Local Newsrooms Are Going to Miss the Next Black Lives Matter Story
While the U.S. population becomes more racially diverse each year, newsroom staffs continually fail to reflect that shift. Though nonwhites make up more than a third of the U.S. adult population, only 6 percent of employees at newspapers with circulations of 5,000 or less are people of color.
“For decades, we’ve been hearing people say they can’t find qualified [nonwhite] applicants,” Bob Butler, president of the National Association of Black Journalists, told TakePart. “If you can’t find them, train your own. Develop your bench.”
New analysis from the Pew Research Center released Tuesday shows the lack of diversity in media outlets is even more pronounced at the local level, where minority representation is severely lacking at smaller TV stations and newspapers.
Media companies should invest in programs that develop minority talent early to help nonwhite journalists develop the skill sets they seek, Butler said. By not seeking and training minority journalists, television and newspaper outlets risk missing out on stories that matter and may produce homogenous news that doesn’t accurately illustrate the communities they seek to document and inform.
Some major newspapers are working to adapt to increasingly diverse young audiences through their hiring practices. The Los Angeles Times’ hire of Dexter Thomas to cover “black Twitter”—his work has garnered mixed reviews—is a clear nod to that need. In the last year in particular, race has become inextricable from daily news coverage as increased attention has been drawn to violence at the hands of police experienced in communities of color, as well as to the racial tension that is endemic in the U.S.
“If I have a newsroom that has nobody that lives in, relates to, celebrates with, or goes to this community or that one, then those stories don’t get told,” Joe Grimm, visiting editor in residence at Michigan State University’s School of Journalism, told TakePart.
Grimm is a former newsroom recruiter and a beloved journalism mentor who crafted early websites with tool kits aimed at helping reporters land jobs and do their jobs well. During Grimm's 18 years as the recruiter for the Detroit Free Press, staff diversity peaked in 2006 at 32.2 percent. Since then, it has fallen, as has the national percentage of full-time minority journalists, according to the American Society of News Editors.
Of 32,900 full-time journalists at 1,400 American daily newspapers in 2014, the organization found, about 12.8 percent were people of color—a dip of about half a percentage point from 2013. Gender diversity is also lacking in newsrooms: Just 37.4 percent of bylines in print journalism belonged to women, according to a June report from the Women’s Media Center.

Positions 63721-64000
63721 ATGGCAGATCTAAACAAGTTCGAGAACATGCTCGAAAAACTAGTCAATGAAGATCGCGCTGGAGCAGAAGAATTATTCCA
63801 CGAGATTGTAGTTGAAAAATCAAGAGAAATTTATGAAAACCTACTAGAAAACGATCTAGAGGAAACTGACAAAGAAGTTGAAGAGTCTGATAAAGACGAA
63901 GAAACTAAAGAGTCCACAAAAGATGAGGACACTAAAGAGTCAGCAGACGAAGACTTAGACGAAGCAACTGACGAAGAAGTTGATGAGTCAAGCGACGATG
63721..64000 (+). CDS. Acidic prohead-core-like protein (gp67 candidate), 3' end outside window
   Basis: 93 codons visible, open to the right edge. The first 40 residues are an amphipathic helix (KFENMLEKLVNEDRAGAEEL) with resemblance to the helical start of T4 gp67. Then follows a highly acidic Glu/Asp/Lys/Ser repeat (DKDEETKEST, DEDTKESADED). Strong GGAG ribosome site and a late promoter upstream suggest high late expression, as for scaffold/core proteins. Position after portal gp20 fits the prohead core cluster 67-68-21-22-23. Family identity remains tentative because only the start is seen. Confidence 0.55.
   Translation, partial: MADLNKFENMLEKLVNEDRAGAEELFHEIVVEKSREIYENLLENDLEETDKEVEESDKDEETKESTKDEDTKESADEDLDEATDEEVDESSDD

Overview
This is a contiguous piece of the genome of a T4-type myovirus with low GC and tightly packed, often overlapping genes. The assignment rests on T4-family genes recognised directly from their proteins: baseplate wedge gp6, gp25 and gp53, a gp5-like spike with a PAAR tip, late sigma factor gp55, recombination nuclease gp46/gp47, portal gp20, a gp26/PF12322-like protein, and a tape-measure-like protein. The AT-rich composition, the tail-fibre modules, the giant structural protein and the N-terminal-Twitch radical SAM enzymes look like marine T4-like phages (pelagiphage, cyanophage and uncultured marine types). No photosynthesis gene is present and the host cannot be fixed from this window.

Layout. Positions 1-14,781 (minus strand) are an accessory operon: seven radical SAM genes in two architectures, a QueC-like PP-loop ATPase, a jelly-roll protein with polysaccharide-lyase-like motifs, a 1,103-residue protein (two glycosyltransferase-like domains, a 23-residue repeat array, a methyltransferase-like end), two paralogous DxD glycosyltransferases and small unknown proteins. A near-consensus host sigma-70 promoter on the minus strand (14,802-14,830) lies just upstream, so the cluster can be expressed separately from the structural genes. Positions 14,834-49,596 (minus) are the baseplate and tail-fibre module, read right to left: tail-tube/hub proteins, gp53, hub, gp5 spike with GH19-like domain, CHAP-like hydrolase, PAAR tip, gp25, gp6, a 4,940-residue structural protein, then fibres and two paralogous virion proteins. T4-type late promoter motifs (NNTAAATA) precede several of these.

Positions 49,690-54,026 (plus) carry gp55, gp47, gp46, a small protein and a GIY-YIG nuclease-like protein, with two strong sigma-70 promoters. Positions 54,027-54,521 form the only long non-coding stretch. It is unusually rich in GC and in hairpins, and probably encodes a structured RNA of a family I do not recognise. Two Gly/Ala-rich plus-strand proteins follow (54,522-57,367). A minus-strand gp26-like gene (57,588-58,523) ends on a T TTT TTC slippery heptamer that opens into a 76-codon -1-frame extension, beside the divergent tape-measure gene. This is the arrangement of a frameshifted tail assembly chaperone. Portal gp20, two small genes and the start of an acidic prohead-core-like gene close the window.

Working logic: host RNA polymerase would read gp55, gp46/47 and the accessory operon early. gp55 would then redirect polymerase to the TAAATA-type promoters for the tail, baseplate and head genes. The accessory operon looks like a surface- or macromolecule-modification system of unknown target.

Homogeneity in local newsrooms doesn’t just affect the stories produced—it can also limit the diversity of larger national media outlets. Because smaller outlets are often an entryway to the industry for young journalists, not hiring journalists of color means those same writers, editors, and producers are less likely to gain the experience they need to land jobs at national outlets.
Still, to assume writers of color are the only ones who can or should cover race—or that they want to be siloed in the “race beat”—is problematic.
“It’s important to get people of color in the newsroom, but it’s everyone’s job to cover those communities,” columnist and editor Richard Prince, chair of the diversity committee of the Association of Opinion Journalists, told TakePart. “You don’t have to be part of that ethnic group to do a good job. It’s more about caring and paying attention.”
Prince emphasized that those newsrooms that lack diversity—that would be most of them—can effectively report on communities of color. He pointed to the Post and Courier in Charleston, South Carolina. Though its staff has become less racially diverse in recent years, the paper was commended for its recent coverage of the shooting of nine congregants at the historically black AME Emanuel Church.
To improve minority representation at media outlets, recruitment efforts must be deliberate and proactive, Grimm said. This has become more of a challenge since the recession began in 2008. Along with budget cuts came fewer newsroom tours, less outreach in local classrooms, and fewer resources all around. Doors closed to young minority reporters as internship programs designed with inclusivity in mind were shuttered in an effort to save jobs, while unpaid internship programs continue to limit minority applicants. When Grimm left his recruitment position in 2006, the job was eliminated and its responsibilities spread across the plates of five full-time staffers whose efforts were focused outside recruitment. That division means less time and attention have been paid to recruiting minority staffers.
Recruiters can also shift their expectations to diversify newsrooms.
“There are qualities that might be present in people who have online experience or experience in related fields that could be applicable to a newsroom,” Prince said. “I think [recruiters] could expand their definition of who is qualified.”